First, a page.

Archive for December 8th, 2012

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The Great Grebe

I had posted this earlier. Sorry if I felt nostalgic to see my ‘children’ every now and then.

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Samuel Johnson

Samuel Johnson
(1709-1784) Lexicographer, Author

When Johnson undertook to complete a dictionary he had no training in lexicography. Yet he had agreed to do the job within three years. His friends doubted whether he had not undertaken a project much beyond him. Dr. Adams of Pembroke an admirer gently reminded him that the French Academy of forty members had taken forty years to complete their dictionary. Johnson replied, ‘Sir, I have no doubt that I can do it in three years,’ and he broke off the topic by making a show of calculating how many Frenchmen could be said to equal one Englishman.

Dr. Johnson, however odds were stacked against him- his humble circumstances, Academic neglect notwithstanding, did make a name with his Rambler and the Dictionary of course silenced every critic. He was a literary genius to be reckoned as the glory of his age. At first his essays caused little stir and by degrees his continued distillation of life -experience, common sense, moral precepts and philosophy made impact on the public that there were ten collected editions of his essays in his lifetime.
His essays appeared twice a week for two years at a stretch and anonymously but in that small London literary world no one was left with doubt as to the identity of the essayist. At the same time he was toiling away at his magnum opus without let up.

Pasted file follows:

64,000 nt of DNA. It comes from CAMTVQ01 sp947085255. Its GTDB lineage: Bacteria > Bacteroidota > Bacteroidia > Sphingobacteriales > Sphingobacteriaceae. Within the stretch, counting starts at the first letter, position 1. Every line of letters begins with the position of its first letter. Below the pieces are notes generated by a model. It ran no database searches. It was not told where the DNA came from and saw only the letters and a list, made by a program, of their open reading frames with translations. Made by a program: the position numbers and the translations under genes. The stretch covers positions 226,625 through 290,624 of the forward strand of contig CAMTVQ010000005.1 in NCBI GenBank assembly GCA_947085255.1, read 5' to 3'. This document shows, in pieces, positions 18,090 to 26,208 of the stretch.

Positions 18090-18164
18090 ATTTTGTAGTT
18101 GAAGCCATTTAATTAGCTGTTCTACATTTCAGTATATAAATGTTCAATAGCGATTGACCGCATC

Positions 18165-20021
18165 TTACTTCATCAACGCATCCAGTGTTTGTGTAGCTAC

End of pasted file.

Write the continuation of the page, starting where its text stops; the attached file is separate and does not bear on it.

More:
It was his dictionary that made his name. In the wake of his success many paid him generous compliments for his achievement. Two ladies were all praises for his leaving out naughty words.
“What my dears!” Johnson said, “then you have been looking for them?”
Johnson had to discontinue his term in Christ Church, Oxford for want of finance and returned to Lichfield where his father, as a bookseller struggling as usual was on the verge of bankruptcy. Cut off from any hope of intellectual achievement, obsessed by secret fears and misery he was a more a burden to his father than a help. Johnson was twenty and one day his father feeling sick stayed in bed asking his son to go to Uttoxeter in his place to attend the bookstall. Johnson refused, feeling it beneath his dignity to sell goods from a barrow in the open market. So painful was his memory of the incident, that on an impulse fifty years later he ‘went to Uttoxeter in very bad weather, and stood bareheaded in the rain, on the spot where my father’s stall used to stand…’ His feeling of guilt over the years was made even more distressing by the fact that within a few weeks of the incident his father died suddenly.
(Samuel Johnson and his World- Margaret Lane/Hamish Hamilton, London )

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